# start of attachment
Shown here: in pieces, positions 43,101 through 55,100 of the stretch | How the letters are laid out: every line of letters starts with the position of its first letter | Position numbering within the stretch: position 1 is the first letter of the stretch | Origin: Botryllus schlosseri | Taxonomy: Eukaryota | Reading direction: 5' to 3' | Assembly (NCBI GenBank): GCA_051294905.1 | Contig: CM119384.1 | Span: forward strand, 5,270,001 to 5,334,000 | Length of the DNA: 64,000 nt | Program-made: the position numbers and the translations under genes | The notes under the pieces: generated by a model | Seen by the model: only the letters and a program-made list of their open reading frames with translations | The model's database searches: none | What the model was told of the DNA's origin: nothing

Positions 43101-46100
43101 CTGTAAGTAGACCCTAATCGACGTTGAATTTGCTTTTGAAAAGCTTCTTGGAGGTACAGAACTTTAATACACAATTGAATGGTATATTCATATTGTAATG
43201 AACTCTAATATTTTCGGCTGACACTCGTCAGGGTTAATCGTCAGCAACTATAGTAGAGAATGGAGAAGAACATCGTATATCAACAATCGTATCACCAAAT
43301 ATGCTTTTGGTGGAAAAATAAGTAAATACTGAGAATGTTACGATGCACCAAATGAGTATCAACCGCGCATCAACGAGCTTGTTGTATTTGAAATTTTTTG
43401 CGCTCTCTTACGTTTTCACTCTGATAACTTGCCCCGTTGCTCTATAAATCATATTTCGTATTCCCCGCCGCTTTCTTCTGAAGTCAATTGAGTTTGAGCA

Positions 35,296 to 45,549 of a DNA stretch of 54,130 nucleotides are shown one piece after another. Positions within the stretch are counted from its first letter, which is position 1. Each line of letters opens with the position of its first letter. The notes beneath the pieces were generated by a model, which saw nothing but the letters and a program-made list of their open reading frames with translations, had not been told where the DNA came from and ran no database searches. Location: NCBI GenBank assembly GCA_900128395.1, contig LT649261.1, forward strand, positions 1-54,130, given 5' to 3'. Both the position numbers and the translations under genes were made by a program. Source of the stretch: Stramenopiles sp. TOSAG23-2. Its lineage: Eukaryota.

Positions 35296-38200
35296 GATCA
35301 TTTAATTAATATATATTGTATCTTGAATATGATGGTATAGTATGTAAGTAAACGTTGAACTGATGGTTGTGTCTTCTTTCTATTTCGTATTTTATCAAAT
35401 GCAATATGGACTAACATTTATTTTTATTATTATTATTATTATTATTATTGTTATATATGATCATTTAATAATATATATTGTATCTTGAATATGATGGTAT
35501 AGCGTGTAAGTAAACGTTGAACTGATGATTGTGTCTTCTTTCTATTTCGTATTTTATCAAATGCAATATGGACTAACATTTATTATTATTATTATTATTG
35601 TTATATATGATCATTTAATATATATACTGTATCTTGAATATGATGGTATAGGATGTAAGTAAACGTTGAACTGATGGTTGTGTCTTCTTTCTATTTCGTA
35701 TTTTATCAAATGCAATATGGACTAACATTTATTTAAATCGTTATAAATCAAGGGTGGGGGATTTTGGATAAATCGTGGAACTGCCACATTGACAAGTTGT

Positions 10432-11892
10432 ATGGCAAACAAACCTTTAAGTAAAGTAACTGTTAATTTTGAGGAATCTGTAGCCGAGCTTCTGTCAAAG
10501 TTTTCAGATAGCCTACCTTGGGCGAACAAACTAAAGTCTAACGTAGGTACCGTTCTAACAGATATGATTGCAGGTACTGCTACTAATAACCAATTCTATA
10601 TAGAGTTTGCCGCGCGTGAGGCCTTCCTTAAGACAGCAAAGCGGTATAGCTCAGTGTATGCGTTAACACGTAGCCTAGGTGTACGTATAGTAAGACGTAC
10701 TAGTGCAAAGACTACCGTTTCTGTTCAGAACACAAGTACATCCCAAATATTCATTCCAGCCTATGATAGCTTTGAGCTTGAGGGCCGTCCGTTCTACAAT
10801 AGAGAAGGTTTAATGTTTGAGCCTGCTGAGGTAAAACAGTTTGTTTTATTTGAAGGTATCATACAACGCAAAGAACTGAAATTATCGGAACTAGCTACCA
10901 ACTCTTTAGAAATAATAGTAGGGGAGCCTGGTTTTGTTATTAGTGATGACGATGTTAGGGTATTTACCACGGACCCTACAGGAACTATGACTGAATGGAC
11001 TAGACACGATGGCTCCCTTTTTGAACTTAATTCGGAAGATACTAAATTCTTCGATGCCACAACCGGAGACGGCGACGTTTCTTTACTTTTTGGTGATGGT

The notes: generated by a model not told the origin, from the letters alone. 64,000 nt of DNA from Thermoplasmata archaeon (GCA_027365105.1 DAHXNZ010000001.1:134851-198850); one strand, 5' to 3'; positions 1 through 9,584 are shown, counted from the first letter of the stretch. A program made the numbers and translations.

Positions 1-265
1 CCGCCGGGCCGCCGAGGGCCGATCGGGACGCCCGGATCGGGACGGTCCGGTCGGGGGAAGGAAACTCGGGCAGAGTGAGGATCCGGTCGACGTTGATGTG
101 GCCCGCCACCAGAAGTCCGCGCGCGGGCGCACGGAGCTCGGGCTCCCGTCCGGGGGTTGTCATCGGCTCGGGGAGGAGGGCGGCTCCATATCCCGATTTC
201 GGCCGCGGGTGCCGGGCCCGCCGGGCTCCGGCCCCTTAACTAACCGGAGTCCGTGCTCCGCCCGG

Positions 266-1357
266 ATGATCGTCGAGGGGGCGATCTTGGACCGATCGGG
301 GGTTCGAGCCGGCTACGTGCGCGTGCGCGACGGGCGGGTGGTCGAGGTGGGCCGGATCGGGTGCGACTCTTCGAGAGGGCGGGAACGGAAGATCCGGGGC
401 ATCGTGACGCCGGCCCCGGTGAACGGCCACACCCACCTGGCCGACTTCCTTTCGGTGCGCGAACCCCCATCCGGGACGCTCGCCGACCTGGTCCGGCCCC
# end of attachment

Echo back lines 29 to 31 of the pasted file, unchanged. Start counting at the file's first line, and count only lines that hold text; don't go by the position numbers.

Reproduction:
266 ATGATCGTCGAGGGGGCGATCTTGGACCGATCGGG
301 GGTTCGAGCCGGCTACGTGCGCGTGCGCGACGGGCGGGTGGTCGAGGTGGGCCGGATCGGGTGCGACTCTTCGAGAGGGCGGGAACGGAAGATCCGGGGC
401 ATCGTGACGCCGGCCCCGGTGAACGGCCACACCCACCTGGCCGACTTCCTTTCGGTGCGCGAACCCCCATCCGGGACGCTCGCCGACCTGGTCCGGCCCC